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Mission:
The purpose of the Ozarks Amateur Astronomers Club is to create and foster public interest in astronomy through presentations and public observing nights.
April 29th 2011 NASA Open House

NASA observing night will be on Friday, April 29th, 2011, from 8:00 P.M. to 10:30 P.M., weather permitting. This is a wonderful opportunity to do some amazing observing under a dark sky! You will also have an opportunity to look through one of the university’s larger telescopes!

NASA Night is also one of our biggest fundraising nights, so if anyone is interested in briefly helping out, please let Kevin know. See this link for directions: - NASA Observing Night - - kevcollette

 

News
April 1st, 2011 - Observing Night and Club Meeting
We will be heading to Baker Observatory Friday night, April 1st, for a club observing night. We will be meeting there at the observatory at 8:00 PM but in anyone needs a ride let me know in advance so I can make sure we have enough cars available. I will be picking up those needing a ride from in front of Kemper Hall at 7:15 and leaving by 7:25. Those needing help finding Baker Observatory can follow me out from there. - Scott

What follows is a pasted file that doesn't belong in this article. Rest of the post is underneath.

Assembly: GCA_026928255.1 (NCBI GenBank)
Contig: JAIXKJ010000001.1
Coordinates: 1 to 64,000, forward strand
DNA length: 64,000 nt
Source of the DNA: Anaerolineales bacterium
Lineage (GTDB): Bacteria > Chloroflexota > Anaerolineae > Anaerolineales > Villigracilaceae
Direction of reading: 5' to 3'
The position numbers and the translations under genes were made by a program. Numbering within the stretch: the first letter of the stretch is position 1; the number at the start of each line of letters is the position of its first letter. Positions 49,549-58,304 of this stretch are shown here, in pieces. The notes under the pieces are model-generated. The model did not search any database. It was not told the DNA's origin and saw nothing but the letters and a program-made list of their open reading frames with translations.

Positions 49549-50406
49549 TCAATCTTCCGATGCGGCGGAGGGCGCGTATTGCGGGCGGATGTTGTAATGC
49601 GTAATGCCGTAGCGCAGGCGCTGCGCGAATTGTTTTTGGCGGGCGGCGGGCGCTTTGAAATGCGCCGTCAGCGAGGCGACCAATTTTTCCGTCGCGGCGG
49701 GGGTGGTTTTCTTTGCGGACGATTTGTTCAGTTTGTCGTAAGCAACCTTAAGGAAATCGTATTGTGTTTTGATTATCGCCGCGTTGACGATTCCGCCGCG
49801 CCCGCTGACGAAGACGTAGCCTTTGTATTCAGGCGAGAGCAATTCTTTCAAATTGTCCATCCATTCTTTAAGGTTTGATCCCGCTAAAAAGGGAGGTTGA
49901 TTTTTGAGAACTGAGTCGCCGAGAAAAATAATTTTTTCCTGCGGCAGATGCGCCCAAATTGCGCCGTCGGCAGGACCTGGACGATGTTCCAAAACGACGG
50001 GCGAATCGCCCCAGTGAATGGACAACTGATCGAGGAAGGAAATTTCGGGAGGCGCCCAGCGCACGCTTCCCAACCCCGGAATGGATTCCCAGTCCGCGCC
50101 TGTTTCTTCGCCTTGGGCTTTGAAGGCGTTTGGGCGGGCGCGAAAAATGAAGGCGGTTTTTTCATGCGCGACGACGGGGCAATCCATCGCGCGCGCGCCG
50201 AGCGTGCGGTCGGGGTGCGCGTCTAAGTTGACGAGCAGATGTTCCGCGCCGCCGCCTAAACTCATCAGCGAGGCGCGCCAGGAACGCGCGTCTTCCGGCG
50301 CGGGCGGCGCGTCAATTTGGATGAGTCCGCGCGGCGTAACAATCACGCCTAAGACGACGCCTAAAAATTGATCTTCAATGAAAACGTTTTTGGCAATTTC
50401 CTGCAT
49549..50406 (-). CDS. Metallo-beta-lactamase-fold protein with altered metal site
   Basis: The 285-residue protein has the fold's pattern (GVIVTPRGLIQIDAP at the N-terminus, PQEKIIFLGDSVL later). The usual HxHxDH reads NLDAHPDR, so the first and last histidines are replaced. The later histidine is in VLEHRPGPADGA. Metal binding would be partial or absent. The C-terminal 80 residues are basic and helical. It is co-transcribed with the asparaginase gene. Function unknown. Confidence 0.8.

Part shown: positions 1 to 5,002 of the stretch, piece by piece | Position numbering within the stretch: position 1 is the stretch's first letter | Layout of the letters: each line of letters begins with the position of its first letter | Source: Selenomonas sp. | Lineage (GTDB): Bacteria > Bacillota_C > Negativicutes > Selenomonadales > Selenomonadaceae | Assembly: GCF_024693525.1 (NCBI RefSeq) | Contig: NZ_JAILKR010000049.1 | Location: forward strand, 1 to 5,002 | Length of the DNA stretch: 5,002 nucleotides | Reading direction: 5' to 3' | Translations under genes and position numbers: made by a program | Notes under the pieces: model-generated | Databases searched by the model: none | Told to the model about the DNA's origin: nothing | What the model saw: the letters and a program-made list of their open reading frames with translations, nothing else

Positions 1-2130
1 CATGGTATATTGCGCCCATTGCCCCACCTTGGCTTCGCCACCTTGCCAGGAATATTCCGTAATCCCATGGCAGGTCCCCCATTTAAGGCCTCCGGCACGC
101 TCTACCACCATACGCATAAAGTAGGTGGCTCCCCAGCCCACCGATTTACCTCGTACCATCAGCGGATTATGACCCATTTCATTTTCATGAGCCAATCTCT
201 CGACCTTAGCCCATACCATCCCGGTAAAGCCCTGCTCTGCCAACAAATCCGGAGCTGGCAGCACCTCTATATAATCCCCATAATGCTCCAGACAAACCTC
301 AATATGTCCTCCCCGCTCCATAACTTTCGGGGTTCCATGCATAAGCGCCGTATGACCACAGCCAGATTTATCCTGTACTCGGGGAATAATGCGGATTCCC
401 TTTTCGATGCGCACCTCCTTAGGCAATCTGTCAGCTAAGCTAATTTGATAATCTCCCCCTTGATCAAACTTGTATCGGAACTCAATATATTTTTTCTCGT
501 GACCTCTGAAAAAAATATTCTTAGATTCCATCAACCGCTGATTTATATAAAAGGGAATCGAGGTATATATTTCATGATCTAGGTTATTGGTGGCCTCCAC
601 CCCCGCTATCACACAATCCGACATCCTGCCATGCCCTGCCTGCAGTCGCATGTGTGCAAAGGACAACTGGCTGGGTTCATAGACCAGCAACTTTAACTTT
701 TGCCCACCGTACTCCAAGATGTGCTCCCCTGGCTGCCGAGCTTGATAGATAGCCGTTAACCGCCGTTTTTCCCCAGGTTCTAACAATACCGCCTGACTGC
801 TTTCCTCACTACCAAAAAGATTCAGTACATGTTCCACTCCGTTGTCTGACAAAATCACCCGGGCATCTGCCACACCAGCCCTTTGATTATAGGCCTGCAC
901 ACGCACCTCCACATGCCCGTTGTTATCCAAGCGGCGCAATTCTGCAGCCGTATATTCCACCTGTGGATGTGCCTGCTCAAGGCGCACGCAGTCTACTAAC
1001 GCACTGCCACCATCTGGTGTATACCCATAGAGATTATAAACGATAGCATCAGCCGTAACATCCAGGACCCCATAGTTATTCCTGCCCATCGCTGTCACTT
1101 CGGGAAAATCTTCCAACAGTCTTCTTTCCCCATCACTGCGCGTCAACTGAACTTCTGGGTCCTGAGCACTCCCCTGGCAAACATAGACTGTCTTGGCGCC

Baker Observatory Clear Sky Chart:
This is an astronomers forecast showing when it will be cloudy or clear for the next two days at Baker Observatory. Clicking the image will take you to the image host along with more detailed information and forecasts.

 

NASA Watch - Making Space Policy In Secret (Again)
   
NASA Image of the Day